There is simply no way for healthy accountability to occur without consistency.  

 Let us hold fast the confession of our hope without wavering, for He who promised is faithful.  And let us consider how to stir up one another to love and good works, not neglecting to meet together, as is the habit of some, but encouraging one another, and all the more as you see the Day drawing near.  Hebrews 10:23-25

Church Shopping

Another temptation of church hopping is a preferential selection based on programs, practices, or worship styles.  To be sure, there are certainly instances in which a church can be “right” or “wrong” for a person based on their spiritual needs.  Here, however, I am speaking of something quite different.  The practice of bouncing from church to church each week breeds an unavoidable pattern of comparison in our hearts.

We might go to one church because we love their worship style, or to another because their pastor is a gifted communicator.  The further we follow this pattern of thinking, however, the more shallow it becomes.

This church has the best coffee…That one has really convenient service times, and always gets out on time…Their church has the coolest graphics…All of my friends go to that church…This church has the most attractive men and women on stage…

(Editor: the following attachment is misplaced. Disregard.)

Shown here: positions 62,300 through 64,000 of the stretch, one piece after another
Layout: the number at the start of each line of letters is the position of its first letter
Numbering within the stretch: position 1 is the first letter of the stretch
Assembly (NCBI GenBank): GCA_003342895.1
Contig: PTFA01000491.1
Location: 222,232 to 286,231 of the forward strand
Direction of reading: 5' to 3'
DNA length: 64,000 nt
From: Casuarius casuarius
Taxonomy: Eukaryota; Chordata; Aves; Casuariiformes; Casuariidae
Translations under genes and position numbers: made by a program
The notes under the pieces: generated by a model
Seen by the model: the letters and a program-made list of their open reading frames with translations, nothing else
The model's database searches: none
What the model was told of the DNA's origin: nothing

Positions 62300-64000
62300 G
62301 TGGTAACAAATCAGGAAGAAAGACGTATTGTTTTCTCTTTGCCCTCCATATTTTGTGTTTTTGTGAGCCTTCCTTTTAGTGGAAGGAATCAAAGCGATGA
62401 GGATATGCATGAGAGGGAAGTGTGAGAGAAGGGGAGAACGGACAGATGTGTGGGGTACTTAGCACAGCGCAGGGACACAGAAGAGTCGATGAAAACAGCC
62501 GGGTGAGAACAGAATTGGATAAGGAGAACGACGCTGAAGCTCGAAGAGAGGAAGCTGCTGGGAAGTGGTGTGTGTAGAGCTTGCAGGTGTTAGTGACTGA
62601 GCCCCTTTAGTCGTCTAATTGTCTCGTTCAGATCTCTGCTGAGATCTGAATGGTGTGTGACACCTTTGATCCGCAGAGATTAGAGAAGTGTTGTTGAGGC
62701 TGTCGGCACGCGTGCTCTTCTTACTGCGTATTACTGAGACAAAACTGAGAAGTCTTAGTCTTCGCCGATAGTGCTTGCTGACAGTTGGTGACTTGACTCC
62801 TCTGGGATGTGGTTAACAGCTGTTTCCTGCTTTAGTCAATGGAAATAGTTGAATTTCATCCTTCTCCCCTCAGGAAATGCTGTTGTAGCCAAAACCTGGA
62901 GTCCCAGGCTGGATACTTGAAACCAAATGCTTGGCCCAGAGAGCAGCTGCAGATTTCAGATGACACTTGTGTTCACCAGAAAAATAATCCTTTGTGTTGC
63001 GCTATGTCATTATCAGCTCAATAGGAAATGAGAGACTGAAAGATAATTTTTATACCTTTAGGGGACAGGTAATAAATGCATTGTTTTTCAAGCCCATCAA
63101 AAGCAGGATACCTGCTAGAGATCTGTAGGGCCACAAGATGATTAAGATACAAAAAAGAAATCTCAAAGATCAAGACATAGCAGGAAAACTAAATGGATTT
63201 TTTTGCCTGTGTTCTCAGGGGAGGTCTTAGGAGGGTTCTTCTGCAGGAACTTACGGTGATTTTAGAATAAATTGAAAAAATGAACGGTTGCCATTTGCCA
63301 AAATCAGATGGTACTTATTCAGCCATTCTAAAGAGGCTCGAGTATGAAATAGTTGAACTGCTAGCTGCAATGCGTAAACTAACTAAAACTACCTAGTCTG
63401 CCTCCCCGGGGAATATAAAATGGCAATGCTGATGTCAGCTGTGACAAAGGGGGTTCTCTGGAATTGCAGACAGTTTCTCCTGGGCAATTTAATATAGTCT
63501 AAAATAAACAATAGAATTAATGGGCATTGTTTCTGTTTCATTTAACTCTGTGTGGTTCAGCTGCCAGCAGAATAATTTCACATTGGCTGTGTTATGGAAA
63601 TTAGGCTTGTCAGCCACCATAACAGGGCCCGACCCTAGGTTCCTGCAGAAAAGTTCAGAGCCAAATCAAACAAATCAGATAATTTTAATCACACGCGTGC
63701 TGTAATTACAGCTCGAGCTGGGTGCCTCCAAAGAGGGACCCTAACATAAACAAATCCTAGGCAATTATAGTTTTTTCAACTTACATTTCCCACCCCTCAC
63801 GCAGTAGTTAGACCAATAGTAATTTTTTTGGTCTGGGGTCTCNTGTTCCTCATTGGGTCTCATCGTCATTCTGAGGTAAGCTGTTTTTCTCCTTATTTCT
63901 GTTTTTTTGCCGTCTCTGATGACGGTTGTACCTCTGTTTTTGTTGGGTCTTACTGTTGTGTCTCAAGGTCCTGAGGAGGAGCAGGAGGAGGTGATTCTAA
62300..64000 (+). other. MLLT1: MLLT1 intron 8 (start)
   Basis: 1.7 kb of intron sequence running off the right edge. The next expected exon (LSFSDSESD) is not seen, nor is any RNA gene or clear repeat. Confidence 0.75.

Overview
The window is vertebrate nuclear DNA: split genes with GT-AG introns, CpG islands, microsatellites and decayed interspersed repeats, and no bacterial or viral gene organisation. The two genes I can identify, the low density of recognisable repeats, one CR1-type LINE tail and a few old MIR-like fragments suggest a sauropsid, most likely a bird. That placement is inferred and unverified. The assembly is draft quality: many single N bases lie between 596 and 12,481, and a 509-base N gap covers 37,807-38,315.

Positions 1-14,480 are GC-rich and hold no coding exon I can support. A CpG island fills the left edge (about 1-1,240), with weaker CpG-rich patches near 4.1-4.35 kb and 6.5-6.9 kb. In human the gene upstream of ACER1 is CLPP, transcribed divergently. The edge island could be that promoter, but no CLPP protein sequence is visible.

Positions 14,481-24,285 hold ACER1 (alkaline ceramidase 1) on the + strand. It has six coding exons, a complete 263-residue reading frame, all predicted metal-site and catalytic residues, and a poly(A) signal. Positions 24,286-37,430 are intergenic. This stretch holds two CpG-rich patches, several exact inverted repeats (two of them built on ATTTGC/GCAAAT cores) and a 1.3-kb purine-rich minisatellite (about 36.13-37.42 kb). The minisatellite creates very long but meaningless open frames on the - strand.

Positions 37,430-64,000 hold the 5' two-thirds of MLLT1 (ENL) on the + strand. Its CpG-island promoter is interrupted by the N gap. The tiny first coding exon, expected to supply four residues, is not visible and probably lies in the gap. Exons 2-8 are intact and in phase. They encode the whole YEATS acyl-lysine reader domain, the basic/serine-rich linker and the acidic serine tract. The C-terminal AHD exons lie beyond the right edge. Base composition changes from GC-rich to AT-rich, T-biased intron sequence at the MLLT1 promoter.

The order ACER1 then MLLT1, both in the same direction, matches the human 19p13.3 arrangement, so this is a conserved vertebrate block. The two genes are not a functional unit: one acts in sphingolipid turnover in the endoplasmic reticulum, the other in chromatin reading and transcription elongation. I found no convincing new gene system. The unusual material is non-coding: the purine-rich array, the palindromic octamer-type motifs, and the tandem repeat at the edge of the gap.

This goes on and on, until we find ourselves in a position where church is more about our preferences than it is about God’s presence.  When we exchange one for the other, we allow selfishness to control and direct one of the most important aspects of our Spiritual lives.  This is both unwise and unhealthy in our walk with God.

But if you have bitter jealousy and selfish ambition in your hearts, do not boast and be false to the truth.  This is not the wisdom that comes down from above, but is earthly, unspiritual, demonic.  For where jealousy and selfish ambition exist, there will be disorder and every vile practice.  But the wisdom from above is first pure, then peaceable, gentle, open to reason, full of mercy and good fruits, impartial and sincere.  James 3:14-17